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    Yeah, I was really surprised that their custom feed was only 17%. She says hers are ready at 7 to 8 weeks of age supposedly. They raise pastured CX for our local market and do a couple thousand a year. She also mentioned that they feed their layers the same blend. I asked her if they had leg problems with the lower protein and she said they had raised the calcium levels in it for the layers and that it benefited the CX's legs too.

    I considered fermenting the feed... I have heard so much good about it and just like sprouting does for humans, it should make the grains more digestable for the birds. But I didn't want to add another variable to it this year since I wanted to see how they did on the new feed itself. After I look at my final feed conversion ratios, I had planned to ferment next year. But if MMH has sent me the wrong type of bird, there goes that data out the window and a year wasted. It won't make the kind of straight-forward comparison I was looking for.

    These birds being more active would be burning more calories too. That was something I noticed early on... I'd never had CX chicks trying to fly out of the brooder before. [​IMG]
     
  6. ghulst

    ghulst Chillin' With My Peeps

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    I never feed mash that is higher then 18% protein. Less losses and less fat on the birds. I also feed some whole corn.
     
  7. journey11

    journey11 Chillin' With My Peeps

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    I have not had a single leg problem on this grain either, definitely a plus. They're going on 11 weeks now and we'll start processing this weekend.

    I'm certain these must be MMH's Cornish Roasters... We had a severe storm that flipped and messed up my tractor last Thursday and I had to temporarily put the birds in my front lawn because it was the only place I had ready and fenced. They had a high ol' time out there...chasing bugs, scratching in my flowerbeds and running around. These Roasters do not act like the regular CX at all. They are much more chicken-like. So far, I gotta say I like them, other than the couple of extra weeks I've had to mess with them. They are definitely healthier.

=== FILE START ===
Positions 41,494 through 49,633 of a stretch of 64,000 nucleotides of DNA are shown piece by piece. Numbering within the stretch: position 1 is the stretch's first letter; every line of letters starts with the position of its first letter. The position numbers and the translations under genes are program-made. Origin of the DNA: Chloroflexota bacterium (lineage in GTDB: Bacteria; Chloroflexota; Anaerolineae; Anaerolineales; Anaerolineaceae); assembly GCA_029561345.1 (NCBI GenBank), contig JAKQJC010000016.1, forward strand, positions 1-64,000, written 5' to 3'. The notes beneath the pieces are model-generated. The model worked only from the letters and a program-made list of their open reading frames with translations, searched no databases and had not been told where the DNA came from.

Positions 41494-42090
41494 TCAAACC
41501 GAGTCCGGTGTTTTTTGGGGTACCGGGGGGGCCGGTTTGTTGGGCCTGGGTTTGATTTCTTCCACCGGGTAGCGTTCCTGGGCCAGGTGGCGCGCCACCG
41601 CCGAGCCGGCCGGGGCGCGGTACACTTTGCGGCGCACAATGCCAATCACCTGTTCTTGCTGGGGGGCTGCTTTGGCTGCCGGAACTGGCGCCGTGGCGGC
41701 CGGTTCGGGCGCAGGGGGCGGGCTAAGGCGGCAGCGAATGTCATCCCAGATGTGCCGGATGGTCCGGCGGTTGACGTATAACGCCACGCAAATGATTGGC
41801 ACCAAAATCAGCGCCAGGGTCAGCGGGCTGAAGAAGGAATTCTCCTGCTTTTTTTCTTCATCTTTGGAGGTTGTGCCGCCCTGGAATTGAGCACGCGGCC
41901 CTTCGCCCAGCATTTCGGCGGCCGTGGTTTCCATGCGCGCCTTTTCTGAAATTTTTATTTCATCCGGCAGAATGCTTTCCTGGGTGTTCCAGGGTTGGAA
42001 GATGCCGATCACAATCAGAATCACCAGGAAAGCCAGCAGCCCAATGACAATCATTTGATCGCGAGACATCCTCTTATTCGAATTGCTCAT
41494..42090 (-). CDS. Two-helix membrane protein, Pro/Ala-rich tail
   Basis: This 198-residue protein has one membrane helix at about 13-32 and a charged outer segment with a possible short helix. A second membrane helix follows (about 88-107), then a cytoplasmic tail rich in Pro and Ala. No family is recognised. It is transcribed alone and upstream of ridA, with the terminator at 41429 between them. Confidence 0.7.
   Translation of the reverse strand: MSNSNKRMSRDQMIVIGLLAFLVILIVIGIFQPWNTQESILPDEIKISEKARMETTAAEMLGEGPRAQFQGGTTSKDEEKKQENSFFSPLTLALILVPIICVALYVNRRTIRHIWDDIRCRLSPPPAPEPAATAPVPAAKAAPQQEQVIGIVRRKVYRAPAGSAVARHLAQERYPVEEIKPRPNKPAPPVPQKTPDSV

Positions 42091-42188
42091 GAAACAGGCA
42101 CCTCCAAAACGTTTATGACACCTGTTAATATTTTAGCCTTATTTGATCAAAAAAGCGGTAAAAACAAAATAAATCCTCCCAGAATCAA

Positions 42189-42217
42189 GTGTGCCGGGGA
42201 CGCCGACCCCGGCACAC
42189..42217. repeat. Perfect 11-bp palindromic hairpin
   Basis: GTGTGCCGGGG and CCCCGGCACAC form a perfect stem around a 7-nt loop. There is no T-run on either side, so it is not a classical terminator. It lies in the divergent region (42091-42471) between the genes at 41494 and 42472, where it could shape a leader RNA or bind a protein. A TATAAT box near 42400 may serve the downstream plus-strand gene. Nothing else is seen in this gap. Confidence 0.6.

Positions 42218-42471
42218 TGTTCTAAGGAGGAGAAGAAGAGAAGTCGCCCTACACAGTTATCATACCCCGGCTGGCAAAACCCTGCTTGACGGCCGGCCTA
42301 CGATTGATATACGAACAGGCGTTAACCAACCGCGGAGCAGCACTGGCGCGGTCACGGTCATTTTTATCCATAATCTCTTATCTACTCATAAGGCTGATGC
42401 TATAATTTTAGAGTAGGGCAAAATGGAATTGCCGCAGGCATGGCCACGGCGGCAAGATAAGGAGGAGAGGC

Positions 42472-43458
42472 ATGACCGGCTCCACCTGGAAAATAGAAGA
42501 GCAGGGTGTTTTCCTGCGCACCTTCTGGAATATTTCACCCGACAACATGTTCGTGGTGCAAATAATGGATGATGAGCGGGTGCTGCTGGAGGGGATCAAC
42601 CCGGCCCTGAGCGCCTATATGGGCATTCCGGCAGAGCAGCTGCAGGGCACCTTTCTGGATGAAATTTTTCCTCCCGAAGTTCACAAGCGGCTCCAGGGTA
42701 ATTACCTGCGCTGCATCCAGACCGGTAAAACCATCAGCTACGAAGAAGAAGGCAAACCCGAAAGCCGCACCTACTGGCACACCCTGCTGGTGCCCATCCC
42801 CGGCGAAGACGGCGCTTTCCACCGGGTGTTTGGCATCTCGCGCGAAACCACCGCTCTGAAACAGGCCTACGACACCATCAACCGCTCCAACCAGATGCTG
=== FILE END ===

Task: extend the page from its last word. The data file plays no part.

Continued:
8. aoxa

    aoxa Overrun With Chickens

    I feed 18% starter with whole grains mixed in, which lowers the total protein.. However, they are on pasture - eating bugs and what not..

    I think it's the time of year to tell you the truth.. I had my first batch June 28th and my second arrive August 21st. The second batch.. yeah I still have them.. They are ready, but are the size my first batch was at 8 weeks. They are growing MUCH slower.

    [​IMG]

    [​IMG]
    This batch at 8 weeks

    [​IMG]
    Last ones at 8 weeks
     
  9. journey11

    journey11 Chillin' With My Peeps

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    I'm sure they burn more calories for heat in this cooler weather. That probably slows them down a bit.
     
  10. journey11

    journey11 Chillin' With My Peeps

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    Just a quick update on how these turned out... I didn't take dressed weights on them this year, but I wish I had. I had some HUGE cockerels and most of the females made a nice size too. Normally I can stuff a whole CX into a gallon ziploc bag, but most of these I couldn't. One thing however, for as healthy as they started out, I did have more trouble with them toward the end. Several had the beginnings of congestive heart failure (fluid-filled sack around the heart), but otherwise made good weight. Three of the females had ascites (water belly) accompanied with fatty liver disease...yuck. [​IMG] One cull that became cyanotic and quit growing. One female with necrotic breast tissue...again, yuck. They all had more viceral fat than what I have had on my spring CX, but I don't know to what degree that was affected by fall weather or the type of feed I used this time around (they did prefer the corn/wheat and rejected the soybean meal until it was all that was left). They did not eat as relentlessly as the CX, either way. They continued to eat grass and bugs up to the end, which I've never had a CX touch it unless they were starving. As far as health problems found after processing, I was really surprised and this is more trouble than I have had with my previous batches that were all CX. I have been super busy and unfortunately disorganized in my record keeping this year. I have a pile of receipts somewhere, but I don't have any numbers on feed consumption or cost or live/dressed weights. I'm just glad they're DONE.[​IMG]Anyhow, basically I didn't like that they took a whole month longer to get to the freezer, so I don't plan to make a point of doing the Roasters again.